The importance of integrated systems for the e-business infrastructure is well made by Mike Blake, data marketing consultant at IBM Software Business. "Our view of e-commerce systems is simple. They have to be integrated," he says.
The point is that a Web site bolted onto legacy systems is temporary, no matter how attractive it might seem to start with. Certainly access and price are the big drivers in e-business now, but sooner or later companies will want to add value to products, which means that application islands will have to be reattached to the mainland.
"If you are going to build a relationship with the customer then systems have to be integrated with one another. If you do not [integrate], you are nuts because then you just become a commodity player selling simply on the lowest price," Blake continues.
However, integrating systems in the e-business world looks rather different from the way solutions have been integrated in the past. "One of the problems is that, typically, legacy systems are all jumbled up," says Relativity's Green - the people facing bit, the data facing bit and the processing facing bit are interwoven together. "For e-business, the sections of code that form the user interface, that find data and that drive the business process need to be separated out. If the data retrieval component can be isolated from the interface then a new application can be built far more quickly. And similarly with the workflow too."
John Pyke, Staffware's chief technical officer, takes the case of workflow enabled e-procurement, one of the fast developing areas of e-business. Here the goal is to achieve straight through processing (STP), in which workflow is better seen as a kind of middleware, a layer in the IT infrastructure available to various systems that run from front to back office, and across the enterprise. "Workflow has connected people to people and people to process," he says. "Eventually it will link one end of the process to another, without necessarily involving people at all."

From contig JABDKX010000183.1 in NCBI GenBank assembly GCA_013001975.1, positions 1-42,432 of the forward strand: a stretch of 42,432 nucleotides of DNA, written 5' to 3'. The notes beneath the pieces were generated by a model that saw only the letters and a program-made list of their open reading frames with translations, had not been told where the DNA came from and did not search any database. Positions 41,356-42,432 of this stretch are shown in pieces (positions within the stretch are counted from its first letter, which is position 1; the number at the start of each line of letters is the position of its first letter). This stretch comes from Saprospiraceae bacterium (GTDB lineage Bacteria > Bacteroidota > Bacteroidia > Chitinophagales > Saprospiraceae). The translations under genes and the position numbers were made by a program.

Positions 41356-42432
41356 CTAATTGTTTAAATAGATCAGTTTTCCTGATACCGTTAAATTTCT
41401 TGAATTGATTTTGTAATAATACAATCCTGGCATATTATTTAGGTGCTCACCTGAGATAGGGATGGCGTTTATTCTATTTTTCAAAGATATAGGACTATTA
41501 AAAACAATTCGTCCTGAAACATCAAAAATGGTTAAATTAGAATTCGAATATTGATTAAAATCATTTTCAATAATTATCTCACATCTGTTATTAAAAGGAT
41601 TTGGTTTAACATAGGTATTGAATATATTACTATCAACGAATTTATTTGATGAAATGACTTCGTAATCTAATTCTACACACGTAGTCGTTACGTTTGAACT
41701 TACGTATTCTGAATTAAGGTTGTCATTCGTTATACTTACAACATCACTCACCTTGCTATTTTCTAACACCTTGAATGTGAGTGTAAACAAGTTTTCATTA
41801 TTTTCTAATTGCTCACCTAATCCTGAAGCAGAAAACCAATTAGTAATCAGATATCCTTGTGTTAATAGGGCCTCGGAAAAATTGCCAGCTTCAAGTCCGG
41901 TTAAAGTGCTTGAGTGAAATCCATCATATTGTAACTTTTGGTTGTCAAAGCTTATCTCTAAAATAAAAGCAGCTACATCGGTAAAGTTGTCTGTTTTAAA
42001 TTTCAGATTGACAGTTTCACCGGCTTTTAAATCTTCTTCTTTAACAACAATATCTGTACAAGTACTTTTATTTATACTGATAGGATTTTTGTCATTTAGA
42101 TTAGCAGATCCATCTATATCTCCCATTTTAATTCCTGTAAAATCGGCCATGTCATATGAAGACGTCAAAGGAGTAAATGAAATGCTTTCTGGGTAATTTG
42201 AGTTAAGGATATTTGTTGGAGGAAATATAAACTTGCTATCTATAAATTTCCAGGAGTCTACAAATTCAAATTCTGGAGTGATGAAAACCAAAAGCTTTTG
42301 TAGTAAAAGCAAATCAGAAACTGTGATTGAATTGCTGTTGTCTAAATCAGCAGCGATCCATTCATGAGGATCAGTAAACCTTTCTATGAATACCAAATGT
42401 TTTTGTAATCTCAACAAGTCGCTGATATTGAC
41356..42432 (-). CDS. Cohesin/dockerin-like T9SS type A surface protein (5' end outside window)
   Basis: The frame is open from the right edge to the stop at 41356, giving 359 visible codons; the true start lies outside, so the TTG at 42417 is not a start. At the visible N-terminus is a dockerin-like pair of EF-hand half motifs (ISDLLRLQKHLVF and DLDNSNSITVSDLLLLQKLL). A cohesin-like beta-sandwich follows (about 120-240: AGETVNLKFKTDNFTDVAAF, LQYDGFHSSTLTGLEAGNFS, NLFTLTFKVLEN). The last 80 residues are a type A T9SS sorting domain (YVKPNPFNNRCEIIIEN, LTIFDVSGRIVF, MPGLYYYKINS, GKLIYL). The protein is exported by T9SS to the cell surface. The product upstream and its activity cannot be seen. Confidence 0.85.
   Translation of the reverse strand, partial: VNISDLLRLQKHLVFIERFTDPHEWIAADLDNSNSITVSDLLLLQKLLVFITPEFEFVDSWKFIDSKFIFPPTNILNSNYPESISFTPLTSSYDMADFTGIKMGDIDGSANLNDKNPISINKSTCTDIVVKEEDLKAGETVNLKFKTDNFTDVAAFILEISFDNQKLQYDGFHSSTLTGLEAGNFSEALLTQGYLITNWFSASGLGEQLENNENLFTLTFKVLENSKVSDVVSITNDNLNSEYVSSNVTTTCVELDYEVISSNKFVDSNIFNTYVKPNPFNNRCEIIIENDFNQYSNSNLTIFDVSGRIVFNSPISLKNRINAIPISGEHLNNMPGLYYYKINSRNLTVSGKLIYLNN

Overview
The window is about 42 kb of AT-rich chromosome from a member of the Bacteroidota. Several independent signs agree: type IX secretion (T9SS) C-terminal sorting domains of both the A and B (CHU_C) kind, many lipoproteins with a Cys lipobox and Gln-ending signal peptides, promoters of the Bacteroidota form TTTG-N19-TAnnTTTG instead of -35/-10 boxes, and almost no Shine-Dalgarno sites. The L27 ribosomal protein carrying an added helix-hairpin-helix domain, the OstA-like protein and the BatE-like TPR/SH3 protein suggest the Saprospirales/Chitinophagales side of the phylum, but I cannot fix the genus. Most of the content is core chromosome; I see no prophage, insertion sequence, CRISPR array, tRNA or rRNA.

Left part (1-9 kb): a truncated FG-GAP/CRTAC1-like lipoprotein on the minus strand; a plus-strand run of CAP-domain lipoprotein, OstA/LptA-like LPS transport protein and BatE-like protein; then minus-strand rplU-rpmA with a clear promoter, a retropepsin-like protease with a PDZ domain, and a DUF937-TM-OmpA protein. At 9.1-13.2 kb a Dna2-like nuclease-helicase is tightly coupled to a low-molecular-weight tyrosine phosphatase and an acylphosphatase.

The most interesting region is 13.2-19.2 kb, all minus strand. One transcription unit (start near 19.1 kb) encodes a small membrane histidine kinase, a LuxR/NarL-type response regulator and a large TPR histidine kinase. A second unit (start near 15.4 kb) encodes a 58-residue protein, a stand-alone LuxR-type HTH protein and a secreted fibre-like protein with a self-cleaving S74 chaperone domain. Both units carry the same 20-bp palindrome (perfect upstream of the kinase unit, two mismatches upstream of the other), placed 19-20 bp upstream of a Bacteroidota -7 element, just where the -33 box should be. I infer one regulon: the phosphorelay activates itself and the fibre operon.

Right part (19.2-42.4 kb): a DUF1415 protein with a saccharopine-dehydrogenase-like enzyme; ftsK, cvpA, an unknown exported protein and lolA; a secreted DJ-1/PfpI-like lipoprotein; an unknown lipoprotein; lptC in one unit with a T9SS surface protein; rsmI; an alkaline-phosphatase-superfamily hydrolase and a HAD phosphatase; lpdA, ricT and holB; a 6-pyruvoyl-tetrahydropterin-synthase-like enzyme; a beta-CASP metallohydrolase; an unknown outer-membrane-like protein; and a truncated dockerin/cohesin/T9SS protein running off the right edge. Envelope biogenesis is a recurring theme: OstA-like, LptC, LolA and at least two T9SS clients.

Security is a perennial concern. For all the claims of IT vendors, various surveys claim that over 50% of companies have suffered a breach in the last two years, with many not recognising the attack until long after the event. One key to the puzzle is understanding that technology in itself will not secure open networks. The trouble is that companies take the wrong, or at least an inadequate, approach to the issue. "A point solution like a firewall is not enough," says Geraint Evans, product marketing manager for network integrators Chernikeeff. "The important point is to deploy a whole methodology in approaching security."
On the one hand the e-business infrastructure needs to move away from the traditional model of placing firewalls at low-speed demarcation points since this creates bottlenecks in what should be fluid networks. And other aspects of the security strategy must be approached intelligently too.
For example, the greatest source of breaches is not the hacks or viruses that steal the headlines, but the internal leaks of disgruntled or dishonest employees. So, at a basic level, user authentication via a password is a necessity, but additionally passwords should be changed frequently and not allowed to be chosen intuitively. At a corporate level, a thorough-going policy is required, assessing access from different locations, for example it is far easier to penetrate systems via dial-up connections than from LANs in the office.
Flexibility and speed
So-called "Internet time" - the way that e-business tends to accelerate business cycles - is another issue that has implications for the IT infrastructure. "The IT manager is no longer looking at spending two years and £5m to take a line of business to the Web," says Steve Cauble, UK and Eire country manager at connectivity specialists WRQ. "They are looking for the kind of flexibility where the legacy system is untouched, but information can be mined easily and integrated into the total Web solution."